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A new report claiming to understand Apple's supply chain has asserted that LG screens might be facing development issues as a second source for OLED displays on upcoming iPhones, based on Apple's higher than normal scrutiny of LG prototypes— and then strangely claims this issue is driving iPhone X prices so high that "some" are not buying it.
The Wall Street Journal report, with a byline of Yoko Kubota in Beijing and Takashi Mochizuki in Tokyo, and additional credit for Tripp Mickle in San Francisco (who recently— bizarrely— claimed iPhone X was selling poorly based on a fundamental lack of understanding of the phone industry and Apple's supply chain) described Apple's efforts to develop a second source for OLED screens (apart from its current sole supplier Samsung) as both a "struggle" and the reason why iPhone X carries a premium price.
A report mixing reality with fantasy
LG's inability to match Samsung in OLED competency is well known. Last fall, Google shipped two Pixel 2 models, one from HTC with a Samsung display and the other from LG with an LG display. Both had serious OLED screen issues, but the LG "XL" model was shockingly bad. Google shipped it anyway. Sales of both models were terrible. Nobody in the media seemed to care, and if anything, made excuses for Google— which shipped a faulty, inferior product with a high price tag.
But now that Apple is investigating LG as a potential OLED supplier, LG's inability to master OLED displays on the same level as Samsung has been recast as a big issue for iPhones— despite the fact that Apple already shipped iPhone X to great success using just one OLED supplier to ensure high-quality output.
According to the report, LG was supposedly tasked with building displays for about 20 percent of future iPhone models, with Samsung being relied upon for the other 80 percent. In reality, Apple constantly makes changes to its suppliers based on cost, capacity and competence, and in tandem with changes in demand across different regions globally.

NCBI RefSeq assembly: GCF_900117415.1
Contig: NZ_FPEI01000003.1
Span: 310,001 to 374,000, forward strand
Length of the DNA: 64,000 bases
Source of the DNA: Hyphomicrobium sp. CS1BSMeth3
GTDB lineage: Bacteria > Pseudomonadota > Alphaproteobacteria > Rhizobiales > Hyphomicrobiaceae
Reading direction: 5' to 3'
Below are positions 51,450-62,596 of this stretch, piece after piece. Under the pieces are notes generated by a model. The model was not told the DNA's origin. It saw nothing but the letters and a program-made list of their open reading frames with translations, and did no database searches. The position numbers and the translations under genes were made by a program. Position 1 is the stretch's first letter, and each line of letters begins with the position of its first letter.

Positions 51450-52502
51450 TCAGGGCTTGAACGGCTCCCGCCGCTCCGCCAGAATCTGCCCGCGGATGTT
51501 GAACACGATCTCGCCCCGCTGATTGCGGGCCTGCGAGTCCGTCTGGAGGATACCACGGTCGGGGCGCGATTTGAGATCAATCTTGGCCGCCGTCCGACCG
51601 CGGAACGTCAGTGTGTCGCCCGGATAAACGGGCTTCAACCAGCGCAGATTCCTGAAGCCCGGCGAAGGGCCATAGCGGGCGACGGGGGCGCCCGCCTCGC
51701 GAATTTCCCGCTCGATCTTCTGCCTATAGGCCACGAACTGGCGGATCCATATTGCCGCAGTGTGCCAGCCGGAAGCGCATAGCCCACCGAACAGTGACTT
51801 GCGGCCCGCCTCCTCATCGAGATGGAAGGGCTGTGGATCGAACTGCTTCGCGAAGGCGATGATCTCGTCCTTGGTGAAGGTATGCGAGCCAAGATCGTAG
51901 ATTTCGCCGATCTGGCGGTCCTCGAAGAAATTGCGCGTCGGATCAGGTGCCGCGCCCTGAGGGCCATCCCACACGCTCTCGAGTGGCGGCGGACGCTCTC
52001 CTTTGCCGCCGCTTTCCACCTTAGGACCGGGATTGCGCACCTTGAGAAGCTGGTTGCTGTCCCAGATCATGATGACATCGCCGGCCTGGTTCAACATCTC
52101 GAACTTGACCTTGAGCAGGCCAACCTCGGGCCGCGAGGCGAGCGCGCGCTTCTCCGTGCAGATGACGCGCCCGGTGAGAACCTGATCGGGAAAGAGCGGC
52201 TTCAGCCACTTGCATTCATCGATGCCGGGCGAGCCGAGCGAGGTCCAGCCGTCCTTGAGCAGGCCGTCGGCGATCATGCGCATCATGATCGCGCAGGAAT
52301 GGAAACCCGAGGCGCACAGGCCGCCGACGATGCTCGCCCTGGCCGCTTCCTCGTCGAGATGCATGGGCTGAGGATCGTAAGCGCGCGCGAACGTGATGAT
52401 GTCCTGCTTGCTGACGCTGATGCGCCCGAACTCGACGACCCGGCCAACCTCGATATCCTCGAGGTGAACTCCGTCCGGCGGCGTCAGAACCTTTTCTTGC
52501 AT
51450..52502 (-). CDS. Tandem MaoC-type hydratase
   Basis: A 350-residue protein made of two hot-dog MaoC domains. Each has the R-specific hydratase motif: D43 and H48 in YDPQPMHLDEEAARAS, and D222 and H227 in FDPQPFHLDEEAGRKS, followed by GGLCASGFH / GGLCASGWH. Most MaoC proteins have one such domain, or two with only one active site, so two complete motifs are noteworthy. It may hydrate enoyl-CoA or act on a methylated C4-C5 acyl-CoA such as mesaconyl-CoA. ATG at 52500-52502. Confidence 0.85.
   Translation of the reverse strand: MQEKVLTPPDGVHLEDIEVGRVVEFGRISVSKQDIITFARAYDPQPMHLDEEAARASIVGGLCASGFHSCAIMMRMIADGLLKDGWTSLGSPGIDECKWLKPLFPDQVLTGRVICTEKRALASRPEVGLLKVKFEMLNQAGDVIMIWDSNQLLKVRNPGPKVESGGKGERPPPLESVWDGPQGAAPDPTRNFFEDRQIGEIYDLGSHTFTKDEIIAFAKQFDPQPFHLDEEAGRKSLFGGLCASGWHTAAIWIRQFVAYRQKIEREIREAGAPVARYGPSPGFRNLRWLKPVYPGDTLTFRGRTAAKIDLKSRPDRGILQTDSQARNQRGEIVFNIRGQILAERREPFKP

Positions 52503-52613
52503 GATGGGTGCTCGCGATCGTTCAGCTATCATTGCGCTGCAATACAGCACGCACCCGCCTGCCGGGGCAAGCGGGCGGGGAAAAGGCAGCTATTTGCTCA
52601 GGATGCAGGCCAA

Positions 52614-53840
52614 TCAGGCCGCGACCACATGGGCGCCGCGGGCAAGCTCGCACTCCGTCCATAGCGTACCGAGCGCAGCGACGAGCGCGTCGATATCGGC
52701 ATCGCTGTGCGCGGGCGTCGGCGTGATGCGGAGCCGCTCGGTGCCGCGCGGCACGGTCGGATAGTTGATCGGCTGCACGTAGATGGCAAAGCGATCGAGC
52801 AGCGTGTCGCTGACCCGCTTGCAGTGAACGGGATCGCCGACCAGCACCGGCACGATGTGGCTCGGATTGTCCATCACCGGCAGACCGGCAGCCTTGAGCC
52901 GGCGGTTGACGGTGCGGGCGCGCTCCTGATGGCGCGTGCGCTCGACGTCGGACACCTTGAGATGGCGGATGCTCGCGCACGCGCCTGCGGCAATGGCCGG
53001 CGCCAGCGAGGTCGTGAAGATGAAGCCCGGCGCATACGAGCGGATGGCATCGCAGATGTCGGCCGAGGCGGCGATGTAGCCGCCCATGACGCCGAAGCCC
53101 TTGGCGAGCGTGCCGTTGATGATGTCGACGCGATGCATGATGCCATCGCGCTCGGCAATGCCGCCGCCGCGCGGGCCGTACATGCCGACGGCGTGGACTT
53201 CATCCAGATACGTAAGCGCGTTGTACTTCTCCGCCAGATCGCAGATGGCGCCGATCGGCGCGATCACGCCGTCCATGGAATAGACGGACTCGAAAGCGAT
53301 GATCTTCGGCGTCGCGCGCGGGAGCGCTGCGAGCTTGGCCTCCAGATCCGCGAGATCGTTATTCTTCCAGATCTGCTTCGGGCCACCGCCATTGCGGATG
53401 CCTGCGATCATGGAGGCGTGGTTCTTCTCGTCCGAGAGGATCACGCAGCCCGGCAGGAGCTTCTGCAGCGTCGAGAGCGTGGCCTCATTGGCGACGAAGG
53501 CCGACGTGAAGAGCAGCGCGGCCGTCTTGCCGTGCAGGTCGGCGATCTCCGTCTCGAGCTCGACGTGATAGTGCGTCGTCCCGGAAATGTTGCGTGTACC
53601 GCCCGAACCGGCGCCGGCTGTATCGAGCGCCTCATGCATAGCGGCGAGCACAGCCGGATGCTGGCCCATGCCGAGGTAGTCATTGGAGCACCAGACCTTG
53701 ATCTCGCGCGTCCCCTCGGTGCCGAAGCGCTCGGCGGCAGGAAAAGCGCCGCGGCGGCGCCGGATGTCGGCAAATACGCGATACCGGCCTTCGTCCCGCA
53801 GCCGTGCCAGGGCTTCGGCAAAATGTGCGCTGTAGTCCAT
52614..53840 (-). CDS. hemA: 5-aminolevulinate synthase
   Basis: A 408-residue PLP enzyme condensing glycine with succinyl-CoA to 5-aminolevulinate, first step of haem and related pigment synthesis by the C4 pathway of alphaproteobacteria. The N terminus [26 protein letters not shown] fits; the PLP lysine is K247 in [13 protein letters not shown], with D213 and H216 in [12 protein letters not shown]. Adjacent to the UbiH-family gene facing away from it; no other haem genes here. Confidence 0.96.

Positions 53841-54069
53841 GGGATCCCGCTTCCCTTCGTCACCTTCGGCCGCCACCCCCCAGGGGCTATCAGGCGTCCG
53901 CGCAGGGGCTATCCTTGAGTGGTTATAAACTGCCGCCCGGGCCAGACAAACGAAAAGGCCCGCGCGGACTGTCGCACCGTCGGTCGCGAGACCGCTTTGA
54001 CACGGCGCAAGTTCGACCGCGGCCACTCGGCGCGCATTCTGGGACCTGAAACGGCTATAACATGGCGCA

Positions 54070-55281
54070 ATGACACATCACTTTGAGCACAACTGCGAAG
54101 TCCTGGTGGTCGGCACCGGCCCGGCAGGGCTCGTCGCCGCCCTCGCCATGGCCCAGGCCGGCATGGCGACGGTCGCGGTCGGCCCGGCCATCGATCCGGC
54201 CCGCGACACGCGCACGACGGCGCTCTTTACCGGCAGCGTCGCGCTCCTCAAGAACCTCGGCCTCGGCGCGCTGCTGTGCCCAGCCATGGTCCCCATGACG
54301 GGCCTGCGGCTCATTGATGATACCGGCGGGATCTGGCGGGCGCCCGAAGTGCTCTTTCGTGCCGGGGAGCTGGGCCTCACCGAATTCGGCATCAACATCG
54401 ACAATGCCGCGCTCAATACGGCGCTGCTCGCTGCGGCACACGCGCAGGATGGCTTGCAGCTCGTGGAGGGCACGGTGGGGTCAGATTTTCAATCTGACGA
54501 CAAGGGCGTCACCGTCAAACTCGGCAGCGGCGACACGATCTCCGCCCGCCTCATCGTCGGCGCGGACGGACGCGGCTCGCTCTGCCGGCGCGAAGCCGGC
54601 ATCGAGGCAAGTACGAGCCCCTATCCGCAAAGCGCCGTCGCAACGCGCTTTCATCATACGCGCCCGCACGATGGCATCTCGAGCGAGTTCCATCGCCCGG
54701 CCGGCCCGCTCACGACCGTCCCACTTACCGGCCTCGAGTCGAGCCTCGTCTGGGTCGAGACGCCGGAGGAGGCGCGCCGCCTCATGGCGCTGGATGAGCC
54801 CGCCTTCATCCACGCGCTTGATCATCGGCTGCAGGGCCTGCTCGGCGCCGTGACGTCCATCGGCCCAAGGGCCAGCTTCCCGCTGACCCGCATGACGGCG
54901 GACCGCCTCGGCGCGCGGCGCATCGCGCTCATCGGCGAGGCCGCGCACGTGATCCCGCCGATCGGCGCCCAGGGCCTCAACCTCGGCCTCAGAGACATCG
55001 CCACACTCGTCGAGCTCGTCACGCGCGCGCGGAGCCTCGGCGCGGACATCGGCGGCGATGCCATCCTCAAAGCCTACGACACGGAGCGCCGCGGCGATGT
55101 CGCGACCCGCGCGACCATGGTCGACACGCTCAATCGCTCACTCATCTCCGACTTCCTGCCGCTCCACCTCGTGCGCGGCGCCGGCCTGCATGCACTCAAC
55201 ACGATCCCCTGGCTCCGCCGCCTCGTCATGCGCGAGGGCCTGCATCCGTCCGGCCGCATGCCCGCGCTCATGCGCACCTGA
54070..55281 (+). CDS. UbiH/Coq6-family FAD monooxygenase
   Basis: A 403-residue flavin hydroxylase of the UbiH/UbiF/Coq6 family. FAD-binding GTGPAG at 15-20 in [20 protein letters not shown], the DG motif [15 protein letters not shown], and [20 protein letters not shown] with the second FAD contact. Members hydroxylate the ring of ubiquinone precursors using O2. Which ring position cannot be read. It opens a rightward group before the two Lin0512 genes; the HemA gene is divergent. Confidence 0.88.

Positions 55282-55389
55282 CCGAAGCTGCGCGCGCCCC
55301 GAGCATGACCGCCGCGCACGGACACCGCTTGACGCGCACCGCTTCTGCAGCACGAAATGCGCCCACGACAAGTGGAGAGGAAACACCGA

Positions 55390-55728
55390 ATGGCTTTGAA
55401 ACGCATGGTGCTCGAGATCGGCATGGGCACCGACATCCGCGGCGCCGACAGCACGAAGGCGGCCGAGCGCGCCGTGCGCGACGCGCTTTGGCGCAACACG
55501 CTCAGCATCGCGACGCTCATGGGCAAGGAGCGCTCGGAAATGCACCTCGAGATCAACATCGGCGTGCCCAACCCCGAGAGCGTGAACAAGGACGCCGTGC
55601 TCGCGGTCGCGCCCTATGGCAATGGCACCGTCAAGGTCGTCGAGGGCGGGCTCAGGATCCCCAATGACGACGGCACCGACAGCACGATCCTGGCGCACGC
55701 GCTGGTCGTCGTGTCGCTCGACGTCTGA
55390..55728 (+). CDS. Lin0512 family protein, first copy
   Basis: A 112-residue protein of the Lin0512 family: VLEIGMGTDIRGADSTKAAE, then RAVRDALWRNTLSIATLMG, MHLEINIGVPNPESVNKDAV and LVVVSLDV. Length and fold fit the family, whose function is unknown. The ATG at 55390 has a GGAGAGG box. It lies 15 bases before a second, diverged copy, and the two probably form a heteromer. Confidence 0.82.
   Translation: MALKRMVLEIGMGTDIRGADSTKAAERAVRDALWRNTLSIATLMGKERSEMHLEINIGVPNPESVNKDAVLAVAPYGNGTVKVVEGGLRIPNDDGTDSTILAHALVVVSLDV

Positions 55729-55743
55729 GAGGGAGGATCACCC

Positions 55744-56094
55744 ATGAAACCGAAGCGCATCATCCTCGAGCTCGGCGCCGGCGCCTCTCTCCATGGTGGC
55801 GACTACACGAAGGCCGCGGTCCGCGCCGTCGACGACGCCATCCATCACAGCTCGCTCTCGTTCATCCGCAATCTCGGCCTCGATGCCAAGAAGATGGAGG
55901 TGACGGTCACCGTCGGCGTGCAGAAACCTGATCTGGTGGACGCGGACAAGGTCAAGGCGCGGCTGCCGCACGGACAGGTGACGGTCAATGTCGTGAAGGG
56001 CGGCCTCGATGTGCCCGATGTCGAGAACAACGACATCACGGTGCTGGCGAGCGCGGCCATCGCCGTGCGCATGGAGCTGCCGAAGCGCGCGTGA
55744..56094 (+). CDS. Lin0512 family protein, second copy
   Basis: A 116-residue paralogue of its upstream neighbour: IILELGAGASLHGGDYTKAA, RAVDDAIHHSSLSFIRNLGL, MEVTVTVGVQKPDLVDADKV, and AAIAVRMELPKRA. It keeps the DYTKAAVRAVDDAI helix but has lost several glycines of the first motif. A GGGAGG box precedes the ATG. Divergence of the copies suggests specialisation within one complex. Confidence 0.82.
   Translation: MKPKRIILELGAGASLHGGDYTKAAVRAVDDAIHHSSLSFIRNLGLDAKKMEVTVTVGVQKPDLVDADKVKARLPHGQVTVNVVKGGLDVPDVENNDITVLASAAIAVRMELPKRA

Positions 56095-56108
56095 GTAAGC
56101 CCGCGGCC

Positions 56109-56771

Rumors of a supply cut with one supplier can not be accurately interpreted, as a history of false predictions by channel check analysts have demonstrated across the last decade.
Samsung's component expense blown out of proportion
The report also stated that Apple's single source for OLED screens would logically give Samsung higher pricing power, another obvious fact that has played out in other areas, including memory and other components where Samsung holds pricing power due to a lack of strong competition.
However, it also went out on a limb in stating that Samsung's control of the OLED market was "one reason for the iPhone X's steep $999 price tag, analysts said," before adding original conjecture that, "the price turned off some customers, causing demand to fall short of expectations and forcing Apple to cut orders for parts."
That conclusion is based entirely on the media narrative that claims Apple expected to build 40 million more iPhone X units in the March quarter than it did, a wildly implausible idea that Japan's Nikkei and the Wall Street Journal kept passing back and forth as the reason why iPhone X was selling "so poorly," even as the new model gobbled up over a third of all profits as the best selling smartphone model.
Both sites (and everyone copying their lede) also claimed that iPhone X's high price was hurting sales, despite the fact that demand for the new model (and the also-expensive iPhone 8) dramatically pushed up Apple's iPhone Average Selling Price. If a statically important number of buyers were against paying any premium for the new models, the ASP would obviously not have changed. That's just how math works. Claiming the opposite is just a lie.